The Life-Giving Sword
Part Three: By Steel Revealed
"A swordmaster is one who lives in the moment; he does
not fight beyond or behind the breath of combat, reacting to his enemies in the
heartless time between their strike. "
- The Kouryo no Ken
Daidoji Koshindou was the first to arrive in front of White Dove Temple, dressed in a simple kimono and his Dragon-gift swords ready at his side. As the small boy moved to take a place before the main temple he could hear the whispers and rumors; it was impossible to ignore them at first, but the sounds did not linger long.
"He is coming," a final whisper rippled through the gathered courtiers and diplomats, and then there was no sound at all. Looking towards the stairs Koshindou saw a slender figure stepping onto the holy ground calmly, his single long sword ready at his side.
Koshindou sensed murder even before he met Gesshin's eyes; it surprised him, but the emotion did not show. He started forward slowly, walking towards his opponent and almost automatically drawing Natsugusa from its sheath.
Gesshin removed his sheathed katana and strode forward, holding the weapon loosely in his right hand.
Koshindou advanced upon his destiny. It advanced upon him.
There was no bow. There were no words.
The ronin smiled. Koshindou struck.
It all happened faster than the crowd could follow: Koshindou barely tracked the flurry of movement as he slashed one-handed towards Gesshin's mocking face. The ronin tilted his head backwards, just enough that the strike clipped his chin slightly, and at the same time snapping his sheathed sword forward with his left hand.
The butt of the saya struck the boy's stomach soundly, and the breath left him as he felt a sharp blade punch through his skin. Gesshin smirked, forcing his sheath up and forward, almost thrusting his opponent off the ground.
"I expected this to take longer," he snapped wolfishly, "but this will do."
Koshindou's free hand went down to grasp the sheath, stopping its momentum, but at that moment he heard and felt the ronin's sword pulled free. The saya receded, stumbling the young Crane as his blood flecked the stones; Gesshin still smiled, whipping his sword in for a final stroke.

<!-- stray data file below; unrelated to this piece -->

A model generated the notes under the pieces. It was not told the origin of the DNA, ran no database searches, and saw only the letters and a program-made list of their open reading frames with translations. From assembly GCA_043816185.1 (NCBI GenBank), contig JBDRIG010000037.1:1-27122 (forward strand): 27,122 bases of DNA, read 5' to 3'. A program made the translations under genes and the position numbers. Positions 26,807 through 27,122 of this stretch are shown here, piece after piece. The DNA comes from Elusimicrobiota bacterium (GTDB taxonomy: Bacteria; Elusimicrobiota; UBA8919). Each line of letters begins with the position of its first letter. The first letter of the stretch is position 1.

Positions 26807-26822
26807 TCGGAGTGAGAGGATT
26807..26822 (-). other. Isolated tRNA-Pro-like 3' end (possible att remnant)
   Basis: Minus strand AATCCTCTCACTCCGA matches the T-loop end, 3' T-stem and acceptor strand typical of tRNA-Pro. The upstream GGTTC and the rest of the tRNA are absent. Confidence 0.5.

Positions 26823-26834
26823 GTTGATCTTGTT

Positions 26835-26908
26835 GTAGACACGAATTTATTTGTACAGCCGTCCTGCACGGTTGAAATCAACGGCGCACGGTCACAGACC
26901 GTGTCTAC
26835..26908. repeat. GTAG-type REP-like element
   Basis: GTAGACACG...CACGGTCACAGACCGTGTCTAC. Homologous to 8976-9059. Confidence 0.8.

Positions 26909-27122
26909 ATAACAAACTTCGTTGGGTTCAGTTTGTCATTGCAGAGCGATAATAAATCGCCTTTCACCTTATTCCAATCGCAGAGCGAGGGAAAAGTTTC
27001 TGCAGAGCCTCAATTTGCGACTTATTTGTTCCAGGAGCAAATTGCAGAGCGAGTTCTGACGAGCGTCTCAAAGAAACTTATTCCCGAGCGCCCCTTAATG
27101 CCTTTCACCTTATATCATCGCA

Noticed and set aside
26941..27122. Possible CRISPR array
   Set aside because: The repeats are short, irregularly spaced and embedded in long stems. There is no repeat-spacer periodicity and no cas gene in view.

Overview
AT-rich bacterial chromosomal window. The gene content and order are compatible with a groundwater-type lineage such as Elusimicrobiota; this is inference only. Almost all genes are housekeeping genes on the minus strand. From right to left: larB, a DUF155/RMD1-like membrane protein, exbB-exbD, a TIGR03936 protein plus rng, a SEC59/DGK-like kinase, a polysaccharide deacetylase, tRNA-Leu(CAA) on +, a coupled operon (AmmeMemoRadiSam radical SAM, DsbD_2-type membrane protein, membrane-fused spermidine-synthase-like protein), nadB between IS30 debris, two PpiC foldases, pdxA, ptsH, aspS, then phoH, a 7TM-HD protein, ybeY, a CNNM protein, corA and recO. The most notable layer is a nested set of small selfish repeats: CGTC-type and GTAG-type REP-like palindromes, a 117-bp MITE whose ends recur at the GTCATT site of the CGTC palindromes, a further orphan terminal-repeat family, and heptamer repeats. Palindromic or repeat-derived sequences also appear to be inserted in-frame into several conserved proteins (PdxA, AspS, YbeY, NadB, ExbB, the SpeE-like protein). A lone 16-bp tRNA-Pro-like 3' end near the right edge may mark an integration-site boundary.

"Pathetic," were the words Koshindou heard from his enemy as he staggered into the weapon's path, "even for a boy."
The impact was a horrible thing to Mirumoto Sosuke, who had seen too many of his kinsmen die on Shiba and Akodo swords. Screams of shock and protest rang out amongst the Crane, but Sosuke's eyes never left the combat, even as the ronin's attack sent Koshindou spinning twice through the empty air. He struck the ground hard, rolling and rolling, but when the Dragon looked to his wife, she showed nothing but a will of steel.
"It is not over yet," she proclaimed, as if demanded that her words became true.
Sosuke closed his eyes in resignation, but it was then that the boy began to stir. Several gasps drew his gaze back to Koshindou, who pulled himself to his feet slowly, a long, slender cut running along his left cheek.
"That is impossible," the Dragon said despite himself. "There is no way the boy could have parried such a powerful blow."
Kenshuko smiled at him as she had never had a doubt in her mind. "You are observing one of my clan's greatest strengths, my husband. Never tell us it cannot be done."
Gesshin watched as Koshindou rose and drew his second weapon, taking a stance that the samurai had never seen before. Blood dripped from the boy's face and midsection, but he ignored it as he came forward once more. It surprised the man that he had been able to survive an attack in such a condition, but as blood painted the Crane's cheek a vivid crimson the ronin felt his confidence return.
Yes, Gesshin thought as he thrust his bladed saya into the ground, this should do nicely for my needs. Perhaps even better than I had hoped.